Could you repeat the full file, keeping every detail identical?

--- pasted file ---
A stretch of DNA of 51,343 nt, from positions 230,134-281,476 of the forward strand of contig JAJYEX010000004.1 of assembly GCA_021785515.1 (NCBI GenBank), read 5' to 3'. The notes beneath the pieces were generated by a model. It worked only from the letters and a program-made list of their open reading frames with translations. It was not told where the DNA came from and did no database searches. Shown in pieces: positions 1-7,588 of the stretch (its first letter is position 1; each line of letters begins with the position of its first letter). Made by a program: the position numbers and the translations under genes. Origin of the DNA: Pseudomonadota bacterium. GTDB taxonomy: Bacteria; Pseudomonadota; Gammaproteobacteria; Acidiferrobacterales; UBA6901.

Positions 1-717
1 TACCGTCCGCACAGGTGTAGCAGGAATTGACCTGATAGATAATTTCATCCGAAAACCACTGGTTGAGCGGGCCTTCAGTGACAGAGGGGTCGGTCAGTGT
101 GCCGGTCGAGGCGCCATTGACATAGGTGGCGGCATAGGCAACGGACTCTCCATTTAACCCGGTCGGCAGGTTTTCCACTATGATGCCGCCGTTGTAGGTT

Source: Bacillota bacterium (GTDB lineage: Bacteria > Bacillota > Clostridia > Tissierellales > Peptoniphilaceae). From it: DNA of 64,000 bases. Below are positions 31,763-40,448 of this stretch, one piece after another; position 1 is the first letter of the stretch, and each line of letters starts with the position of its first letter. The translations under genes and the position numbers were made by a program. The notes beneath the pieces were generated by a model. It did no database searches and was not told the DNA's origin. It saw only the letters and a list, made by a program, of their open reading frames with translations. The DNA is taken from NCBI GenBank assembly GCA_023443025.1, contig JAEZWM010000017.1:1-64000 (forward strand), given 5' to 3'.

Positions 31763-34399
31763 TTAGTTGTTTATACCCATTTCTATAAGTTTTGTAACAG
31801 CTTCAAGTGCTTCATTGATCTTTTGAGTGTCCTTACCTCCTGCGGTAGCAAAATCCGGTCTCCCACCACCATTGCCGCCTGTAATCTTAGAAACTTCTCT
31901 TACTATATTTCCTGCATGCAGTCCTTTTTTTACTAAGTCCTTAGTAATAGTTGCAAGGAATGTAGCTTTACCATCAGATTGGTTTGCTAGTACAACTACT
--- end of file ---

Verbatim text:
A stretch of DNA of 51,343 nt, from positions 230,134-281,476 of the forward strand of contig JAJYEX010000004.1 of assembly GCA_021785515.1 (NCBI GenBank), read 5' to 3'. The notes beneath the pieces were generated by a model. It worked only from the letters and a program-made list of their open reading frames with translations. It was not told where the DNA came from and did no database searches. Shown in pieces: positions 1-7,588 of the stretch (its first letter is position 1; each line of letters begins with the position of its first letter). Made by a program: the position numbers and the translations under genes. Origin of the DNA: Pseudomonadota bacterium. GTDB taxonomy: Bacteria; Pseudomonadota; Gammaproteobacteria; Acidiferrobacterales; UBA6901.

Positions 1-717
1 TACCGTCCGCACAGGTGTAGCAGGAATTGACCTGATAGATAATTTCATCCGAAAACCACTGGTTGAGCGGGCCTTCAGTGACAGAGGGGTCGGTCAGTGT
101 GCCGGTCGAGGCGCCATTGACATAGGTGGCGGCATAGGCAACGGACTCTCCATTTAACCCGGTCGGCAGGTTTTCCACTATGATGCCGCCGTTGTAGGTT

Source: Bacillota bacterium (GTDB lineage: Bacteria > Bacillota > Clostridia > Tissierellales > Peptoniphilaceae). From it: DNA of 64,000 bases. Below are positions 31,763-40,448 of this stretch, one piece after another; position 1 is the first letter of the stretch, and each line of letters starts with the position of its first letter. The translations under genes and the position numbers were made by a program. The notes beneath the pieces were generated by a model. It did no database searches and was not told the DNA's origin. It saw only the letters and a list, made by a program, of their open reading frames with translations. The DNA is taken from NCBI GenBank assembly GCA_023443025.1, contig JAEZWM010000017.1:1-64000 (forward strand), given 5' to 3'.

Positions 31763-34399
31763 TTAGTTGTTTATACCCATTTCTATAAGTTTTGTAACAG
31801 CTTCAAGTGCTTCATTGATCTTTTGAGTGTCCTTACCTCCTGCGGTAGCAAAATCCGGTCTCCCACCACCATTGCCGCCTGTAATCTTAGAAACTTCTCT
31901 TACTATATTTCCTGCATGCAGTCCTTTTTTTACTAAGTCCTTAGTAATAGTTGCAAGGAATGTAGCTTTACCATCAGATTGGTTTGCTAGTACAACTACT